Washington, Indianapolis, Brooklyn and Toledo are added to the American Association, bringing the number of teams in the league to twelve.
At a gathering of stunned reporters in his office on Montague Street, team owner Walter O'Malley announces Chuck Dressen will be replaced as Dodger manager by Walter Alston, who will remain skipper of the club for the next 23 years, winning seven pennants and four World Series. The leading candidate for the position was Pee Wee Reese, Brooklyn's popular shortstop.
Bill Veeck, along with his son Mike and a nephew, is among the 250,000 people who pay their respect to John F Kennedy, laying in state in the Rotunda of the U.S. Capitol. The former major league owner of the Phillies, Indians, Browns, and White Sox is encouraged by representatives of the slain president’s family to move to the front, but he insists he is just an ordinary citizen and keeps his place in the extreme cold as blood from his amputated leg begins to soak his trousers during the 15 hours of standing in line.
Ken Boyer (.295, 24, 119) is selected as the National League's MVP. The World Champion Cardinal third basemen easily outdistances Johnny Callison and Bill White for the honor.
Atlanta's slugger Earl Williams receives 18 of 24 first place votes cast by the BBWAA to win the National League Rookie of the Year Award. The Braves' 23 year-old catcher-infielder hit 33 home runs and drove in 87 runs for the third-place team this season.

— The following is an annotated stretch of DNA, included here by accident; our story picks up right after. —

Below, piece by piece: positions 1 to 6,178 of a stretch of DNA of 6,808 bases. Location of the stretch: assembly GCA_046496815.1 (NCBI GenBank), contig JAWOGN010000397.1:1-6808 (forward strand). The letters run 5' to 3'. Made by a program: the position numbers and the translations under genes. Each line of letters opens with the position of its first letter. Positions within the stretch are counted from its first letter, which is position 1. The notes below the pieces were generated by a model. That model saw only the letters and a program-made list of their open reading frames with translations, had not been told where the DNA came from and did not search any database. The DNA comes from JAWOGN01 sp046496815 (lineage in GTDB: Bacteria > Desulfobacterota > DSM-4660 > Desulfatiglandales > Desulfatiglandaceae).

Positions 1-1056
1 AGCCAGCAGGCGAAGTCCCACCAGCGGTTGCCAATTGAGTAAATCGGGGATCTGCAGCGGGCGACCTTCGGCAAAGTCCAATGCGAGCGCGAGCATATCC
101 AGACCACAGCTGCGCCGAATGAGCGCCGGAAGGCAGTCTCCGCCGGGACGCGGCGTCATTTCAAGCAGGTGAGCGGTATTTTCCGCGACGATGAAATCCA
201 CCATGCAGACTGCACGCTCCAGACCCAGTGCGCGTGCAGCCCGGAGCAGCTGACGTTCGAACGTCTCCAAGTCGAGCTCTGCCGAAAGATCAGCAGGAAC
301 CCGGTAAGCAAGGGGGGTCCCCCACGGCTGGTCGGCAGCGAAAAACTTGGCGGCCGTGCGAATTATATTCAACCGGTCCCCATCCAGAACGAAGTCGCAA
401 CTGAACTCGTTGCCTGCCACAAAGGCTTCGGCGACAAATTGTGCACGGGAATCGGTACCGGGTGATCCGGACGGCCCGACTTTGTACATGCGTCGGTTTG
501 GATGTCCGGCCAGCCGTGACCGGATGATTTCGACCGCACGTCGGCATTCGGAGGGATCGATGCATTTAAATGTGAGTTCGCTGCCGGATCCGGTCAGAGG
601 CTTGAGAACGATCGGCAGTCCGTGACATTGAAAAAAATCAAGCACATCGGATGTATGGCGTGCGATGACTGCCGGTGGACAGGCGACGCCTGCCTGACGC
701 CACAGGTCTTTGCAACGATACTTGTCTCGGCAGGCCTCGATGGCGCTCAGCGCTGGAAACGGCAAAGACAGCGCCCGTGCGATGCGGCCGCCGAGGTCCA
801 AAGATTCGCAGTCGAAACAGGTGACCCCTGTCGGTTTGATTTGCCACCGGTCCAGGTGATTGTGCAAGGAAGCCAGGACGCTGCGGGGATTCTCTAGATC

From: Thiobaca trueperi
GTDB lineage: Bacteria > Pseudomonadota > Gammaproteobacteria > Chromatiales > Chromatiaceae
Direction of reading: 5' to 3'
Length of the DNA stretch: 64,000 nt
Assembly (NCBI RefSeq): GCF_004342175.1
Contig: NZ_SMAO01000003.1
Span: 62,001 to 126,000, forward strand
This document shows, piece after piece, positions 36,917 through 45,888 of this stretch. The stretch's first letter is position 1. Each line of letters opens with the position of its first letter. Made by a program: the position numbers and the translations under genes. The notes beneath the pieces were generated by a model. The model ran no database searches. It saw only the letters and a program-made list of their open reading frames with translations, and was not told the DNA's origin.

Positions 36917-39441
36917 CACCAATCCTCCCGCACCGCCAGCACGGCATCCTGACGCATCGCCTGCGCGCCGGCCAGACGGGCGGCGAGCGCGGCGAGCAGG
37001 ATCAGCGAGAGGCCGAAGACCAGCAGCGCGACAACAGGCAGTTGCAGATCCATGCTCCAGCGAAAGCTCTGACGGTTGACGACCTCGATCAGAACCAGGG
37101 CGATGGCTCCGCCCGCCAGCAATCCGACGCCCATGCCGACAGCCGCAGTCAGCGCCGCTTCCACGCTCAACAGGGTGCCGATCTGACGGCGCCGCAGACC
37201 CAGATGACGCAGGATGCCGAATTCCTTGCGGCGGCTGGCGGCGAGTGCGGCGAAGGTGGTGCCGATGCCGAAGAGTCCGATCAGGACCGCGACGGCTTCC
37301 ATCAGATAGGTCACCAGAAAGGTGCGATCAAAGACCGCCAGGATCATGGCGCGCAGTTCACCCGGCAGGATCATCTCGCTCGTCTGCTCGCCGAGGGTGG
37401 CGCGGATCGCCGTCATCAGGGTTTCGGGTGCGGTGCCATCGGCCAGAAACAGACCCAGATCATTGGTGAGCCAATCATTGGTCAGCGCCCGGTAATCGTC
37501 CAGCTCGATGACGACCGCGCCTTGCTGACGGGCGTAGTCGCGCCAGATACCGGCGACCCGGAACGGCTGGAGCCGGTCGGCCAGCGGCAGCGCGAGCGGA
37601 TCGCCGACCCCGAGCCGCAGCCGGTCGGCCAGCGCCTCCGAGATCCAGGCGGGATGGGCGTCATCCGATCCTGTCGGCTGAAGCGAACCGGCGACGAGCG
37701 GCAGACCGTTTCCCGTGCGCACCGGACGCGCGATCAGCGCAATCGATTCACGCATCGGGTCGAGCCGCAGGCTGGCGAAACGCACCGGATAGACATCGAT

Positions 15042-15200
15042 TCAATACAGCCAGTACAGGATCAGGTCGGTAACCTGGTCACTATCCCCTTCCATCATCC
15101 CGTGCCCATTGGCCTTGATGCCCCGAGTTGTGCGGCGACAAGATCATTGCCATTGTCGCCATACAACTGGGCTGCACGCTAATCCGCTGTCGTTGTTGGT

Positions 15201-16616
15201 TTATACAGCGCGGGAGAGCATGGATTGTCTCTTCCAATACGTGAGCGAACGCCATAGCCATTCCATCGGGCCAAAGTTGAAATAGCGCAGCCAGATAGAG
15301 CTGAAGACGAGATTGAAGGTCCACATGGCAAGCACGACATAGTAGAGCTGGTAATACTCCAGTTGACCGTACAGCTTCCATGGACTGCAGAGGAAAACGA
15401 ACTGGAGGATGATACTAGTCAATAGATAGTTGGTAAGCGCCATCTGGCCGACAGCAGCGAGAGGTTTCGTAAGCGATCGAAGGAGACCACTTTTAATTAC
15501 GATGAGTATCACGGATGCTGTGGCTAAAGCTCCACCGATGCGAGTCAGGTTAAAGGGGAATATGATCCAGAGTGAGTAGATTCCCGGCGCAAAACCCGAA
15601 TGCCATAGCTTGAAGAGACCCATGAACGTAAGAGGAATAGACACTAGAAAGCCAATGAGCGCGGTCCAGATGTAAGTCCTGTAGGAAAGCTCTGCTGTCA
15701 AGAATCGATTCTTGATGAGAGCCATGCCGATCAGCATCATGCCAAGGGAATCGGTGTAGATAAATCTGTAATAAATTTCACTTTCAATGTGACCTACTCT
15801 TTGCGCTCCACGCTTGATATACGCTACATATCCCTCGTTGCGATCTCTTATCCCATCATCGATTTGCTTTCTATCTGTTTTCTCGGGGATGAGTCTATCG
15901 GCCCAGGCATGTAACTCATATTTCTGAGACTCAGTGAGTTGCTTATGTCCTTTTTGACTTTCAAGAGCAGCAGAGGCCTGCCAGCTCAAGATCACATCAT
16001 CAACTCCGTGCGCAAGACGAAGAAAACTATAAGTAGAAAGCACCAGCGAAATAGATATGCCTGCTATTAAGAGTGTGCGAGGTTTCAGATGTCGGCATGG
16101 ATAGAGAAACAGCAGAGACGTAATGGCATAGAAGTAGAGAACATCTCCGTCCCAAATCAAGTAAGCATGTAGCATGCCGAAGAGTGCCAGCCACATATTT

The Twins name Gene Mauch to replace the team's popular skipper Frank Quilici. The respected National League strategist will compile a 378-394 (.490) record during his five-year tenure with Minnesota.
Orioles infielder Cal Ripken (.264, 28, 93) wins the American League Rookie of the Year Award. The Maryland native's consecutive game streak is in its infancy at 118 games.
The Twins announce interim manager Tom Kelly will be the club's skipper next season. The Minnesota native, who replaced Ray Miller at the end of the season, will compile a losing record (1140-1244) but wins two World Championships during his 16-year tenure as skipper.
The Mets' one-time closer John Franco signs a three-year pact as a set-up man to stay with his hometown team, foregoing an opportunity to close for the Phillies. The 40 year-old Staten Island resident, who needs 59 saves to break Lee Smith's career record of 478, lost his closing job to Armando Benitez during the 1998 season .
The Phillies, in an effort to fill the void created when Scott Rolen was traded to the Cardinals last July, sign third baseman David Bell to a four-year, $17 million free agent deal. The 30 year-old infielder, whose father (Buddy) and grandfather (Gus) were also major leaguers, played for the National League champion Giants last season after being traded by the Mariners during the spring.
After guiding the Dodgers to their first title since 1995, the club signs Jim Tracy (356-292) to a two-year extension to manage the team. The 48 year-old skipper, who led Los Angeles to a 93-69 record last season, has had four consecutive winning seasons in the City of Angels.